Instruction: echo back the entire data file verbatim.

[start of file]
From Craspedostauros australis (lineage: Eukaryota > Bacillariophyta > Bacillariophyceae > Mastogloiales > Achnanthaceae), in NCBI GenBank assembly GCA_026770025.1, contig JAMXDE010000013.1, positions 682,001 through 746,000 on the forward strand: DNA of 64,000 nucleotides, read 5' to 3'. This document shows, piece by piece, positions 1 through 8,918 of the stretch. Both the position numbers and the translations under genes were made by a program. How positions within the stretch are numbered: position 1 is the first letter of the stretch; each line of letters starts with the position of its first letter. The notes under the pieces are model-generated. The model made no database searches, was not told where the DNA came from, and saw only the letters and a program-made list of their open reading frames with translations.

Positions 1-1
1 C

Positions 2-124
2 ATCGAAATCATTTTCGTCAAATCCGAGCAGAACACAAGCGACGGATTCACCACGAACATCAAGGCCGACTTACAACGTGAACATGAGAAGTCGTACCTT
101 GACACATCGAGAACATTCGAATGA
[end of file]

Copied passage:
From Craspedostauros australis (lineage: Eukaryota > Bacillariophyta > Bacillariophyceae > Mastogloiales > Achnanthaceae), in NCBI GenBank assembly GCA_026770025.1, contig JAMXDE010000013.1, positions 682,001 through 746,000 on the forward strand: DNA of 64,000 nucleotides, read 5' to 3'. This document shows, piece by piece, positions 1 through 8,918 of the stretch. Both the position numbers and the translations under genes were made by a program. How positions within the stretch are numbered: position 1 is the first letter of the stretch; each line of letters starts with the position of its first letter. The notes under the pieces are model-generated. The model made no database searches, was not told where the DNA came from, and saw only the letters and a program-made list of their open reading frames with translations.

Positions 1-1
1 C

Positions 2-124
2 ATCGAAATCATTTTCGTCAAATCCGAGCAGAACACAAGCGACGGATTCACCACGAACATCAAGGCCGACTTACAACGTGAACATGAGAAGTCGTACCTT
101 GACACATCGAGAACATTCGAATGA